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Assembling

A project log for Invisible

A public art campaign inspiring people to share the differences that separate us, increasing social awareness and strengthening community.

Kate ReedKate Reed 06/23/2016 at 21:540 Comments

With all of the pieces in place, it is finally time to cut the Invisible sculpture out of the clear acrylic! I double-checked my measurements several times, just to be sure, and now it is ready to cut. I spent a few hours trying to pack all of the pieces as tightly as I could on each sheet of acrylic, so that I can laser cut them in the most efficient way possible. I was able to arrange the pieces so that I can cut out one sculpture from two big sheets and one little sheet of acrylic.

Once I had the pieces cut out, I had to keep them as safe as possible to transport them so they wouldn’t get scratched, cracked or break. When I had the pieces safely at home on my rug, I started to take off the paper coating on the acrylic and lay all the pieces out. I labeled each part with a sticky note so that I could keep them in the right order. I kept loosing pieces on the rug because they were all transparent. They were, literally, invisible.

I realized that I had forgotten to cut one of the pieces out of the acrylic. I went ahead to start assembling the sculpture anyway, thinking I could add the piece later, but about ten minutes in, I realized that I couldn’t assemble the pieces out of order, and I would have to wait until I had the last piece.

A few days later I went to assemble the sculpture again, this time with all of the pieces in order. It is definitely a two-person job assembling invisible. My mom was holding up the spine, as I started to string each layer and lock it into place on the spine. One by one we started adding in the vertical supports, as we would squeeze the whole sculpture to keep the pieces in place. Once we got to the chest piece though, we ran into a problem because there wasn’t enough support to hold it up. I missed this on my cardboard model because the cardboard was so light it didn’t really need much support. Luckily this wasn’t a difficult fix, I just needed to add a notch in two of the vertical supports, and then it could notch into the slot for the holes.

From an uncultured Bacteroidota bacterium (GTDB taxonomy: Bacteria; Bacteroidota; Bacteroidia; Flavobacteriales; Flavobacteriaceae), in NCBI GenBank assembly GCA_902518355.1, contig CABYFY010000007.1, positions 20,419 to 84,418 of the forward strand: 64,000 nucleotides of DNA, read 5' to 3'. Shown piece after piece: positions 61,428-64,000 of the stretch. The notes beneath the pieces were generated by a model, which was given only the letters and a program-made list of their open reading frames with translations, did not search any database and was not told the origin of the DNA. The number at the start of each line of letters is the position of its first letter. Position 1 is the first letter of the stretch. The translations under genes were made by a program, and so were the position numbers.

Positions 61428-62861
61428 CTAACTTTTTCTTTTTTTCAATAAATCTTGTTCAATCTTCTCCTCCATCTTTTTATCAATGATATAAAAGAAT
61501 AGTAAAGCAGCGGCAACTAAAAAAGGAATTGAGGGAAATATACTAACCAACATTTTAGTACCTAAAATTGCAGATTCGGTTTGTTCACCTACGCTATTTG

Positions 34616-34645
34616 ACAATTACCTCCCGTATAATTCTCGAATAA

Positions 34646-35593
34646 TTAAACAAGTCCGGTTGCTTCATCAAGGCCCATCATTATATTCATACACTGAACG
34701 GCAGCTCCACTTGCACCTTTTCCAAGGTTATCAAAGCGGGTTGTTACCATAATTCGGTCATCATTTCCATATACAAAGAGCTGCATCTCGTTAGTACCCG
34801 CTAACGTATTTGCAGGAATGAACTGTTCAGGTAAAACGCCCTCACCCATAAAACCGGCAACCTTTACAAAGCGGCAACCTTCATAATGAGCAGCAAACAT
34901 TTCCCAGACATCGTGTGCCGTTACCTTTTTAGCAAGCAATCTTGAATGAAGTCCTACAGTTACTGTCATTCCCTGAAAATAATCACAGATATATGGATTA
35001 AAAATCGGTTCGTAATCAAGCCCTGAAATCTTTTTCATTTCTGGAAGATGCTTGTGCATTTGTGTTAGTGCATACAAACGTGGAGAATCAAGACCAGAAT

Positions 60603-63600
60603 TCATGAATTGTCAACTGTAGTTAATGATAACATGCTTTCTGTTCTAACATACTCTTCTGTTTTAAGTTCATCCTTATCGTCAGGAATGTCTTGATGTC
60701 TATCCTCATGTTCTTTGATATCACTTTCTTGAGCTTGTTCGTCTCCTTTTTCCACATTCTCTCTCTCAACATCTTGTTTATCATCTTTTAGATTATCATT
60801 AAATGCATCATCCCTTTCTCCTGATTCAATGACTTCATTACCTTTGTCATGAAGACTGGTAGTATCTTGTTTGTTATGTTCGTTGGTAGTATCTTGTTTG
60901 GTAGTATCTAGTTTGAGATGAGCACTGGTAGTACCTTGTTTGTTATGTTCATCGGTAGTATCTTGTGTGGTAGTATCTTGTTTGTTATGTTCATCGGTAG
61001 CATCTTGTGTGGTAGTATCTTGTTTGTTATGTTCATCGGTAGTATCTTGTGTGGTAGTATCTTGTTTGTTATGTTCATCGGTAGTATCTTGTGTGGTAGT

Wanting to salvage the acrylic supports we already had, we tried to cut the notch by hand, which was not an easy thing. We got our Exact-o Knife out and tried to saw through the acrylic, which didn’t work so well. We then started heating up the Exact-o in a candle and melting through the acrylic, which worked better. It was a very long process cutting the corner notch out of the acrylic. Once we finally got it cut, it did not look pretty so we had to sand down the edges. In the end it didn’t look that bad, but it didn’t look laser cut, and ultimately it didn’t fit in the apple store vibe of the sculpture.

Nonetheless, we put the supports back in the sculpture to see if it would support the chest piece, and it worked just fine. I then went on the computer and added the notch to the design, so that I could re-cut the piece when I got the chance. I decided I didn’t want to glue the sculpture together at this time and wanted to wait for the new laser cut pieces. We moved the sculpture over to a safe place. Just as I was moving the extra pieces of the sculpture over to that same area, I must of bumped something, and the entire sculpture came tumbling down. The chest piece slid out and caused a chain reaction, and all of Invisible went down hard. It was devastating. The entire sculpture was on top of me. I decided that was enough work for one day, piled up the pieces, and walked away.

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